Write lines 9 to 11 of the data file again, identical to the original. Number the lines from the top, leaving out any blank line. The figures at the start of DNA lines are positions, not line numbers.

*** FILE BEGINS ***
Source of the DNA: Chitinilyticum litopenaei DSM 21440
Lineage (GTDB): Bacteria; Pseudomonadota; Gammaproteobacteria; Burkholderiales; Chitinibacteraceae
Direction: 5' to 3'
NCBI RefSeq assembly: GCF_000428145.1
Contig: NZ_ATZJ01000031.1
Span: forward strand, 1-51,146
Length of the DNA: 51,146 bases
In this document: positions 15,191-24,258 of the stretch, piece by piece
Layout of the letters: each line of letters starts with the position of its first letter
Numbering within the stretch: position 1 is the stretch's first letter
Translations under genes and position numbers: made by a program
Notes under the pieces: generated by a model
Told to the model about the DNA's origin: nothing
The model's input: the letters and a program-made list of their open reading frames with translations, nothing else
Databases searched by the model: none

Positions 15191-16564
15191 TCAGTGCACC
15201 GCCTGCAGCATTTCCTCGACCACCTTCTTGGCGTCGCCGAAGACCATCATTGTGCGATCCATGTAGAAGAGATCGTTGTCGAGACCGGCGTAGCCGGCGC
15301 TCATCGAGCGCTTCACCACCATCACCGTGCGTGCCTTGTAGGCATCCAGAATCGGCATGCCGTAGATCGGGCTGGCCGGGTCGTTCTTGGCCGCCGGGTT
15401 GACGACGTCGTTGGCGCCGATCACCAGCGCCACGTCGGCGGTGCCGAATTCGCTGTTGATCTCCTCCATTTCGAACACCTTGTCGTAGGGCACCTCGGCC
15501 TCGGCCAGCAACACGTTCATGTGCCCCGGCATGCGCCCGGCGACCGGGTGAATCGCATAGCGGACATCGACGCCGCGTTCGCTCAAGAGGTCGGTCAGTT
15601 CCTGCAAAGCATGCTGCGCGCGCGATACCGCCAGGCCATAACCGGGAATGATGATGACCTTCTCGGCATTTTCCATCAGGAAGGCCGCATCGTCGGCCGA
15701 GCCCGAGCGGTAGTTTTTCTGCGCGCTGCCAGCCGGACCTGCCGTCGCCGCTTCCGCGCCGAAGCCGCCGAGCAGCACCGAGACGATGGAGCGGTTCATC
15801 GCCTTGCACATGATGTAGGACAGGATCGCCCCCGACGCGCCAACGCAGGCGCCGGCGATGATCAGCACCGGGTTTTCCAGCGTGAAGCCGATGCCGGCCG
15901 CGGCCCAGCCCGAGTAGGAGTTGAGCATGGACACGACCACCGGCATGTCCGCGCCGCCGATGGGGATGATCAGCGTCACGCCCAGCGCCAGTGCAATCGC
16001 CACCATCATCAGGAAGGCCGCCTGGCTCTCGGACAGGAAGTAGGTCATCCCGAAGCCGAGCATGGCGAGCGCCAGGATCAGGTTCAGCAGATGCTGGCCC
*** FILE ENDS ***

Layout of the letters: each line of letters starts with the position of its first letter
Numbering within the stretch: position 1 is the stretch's first letter
Translations under genes and position numbers: made by a program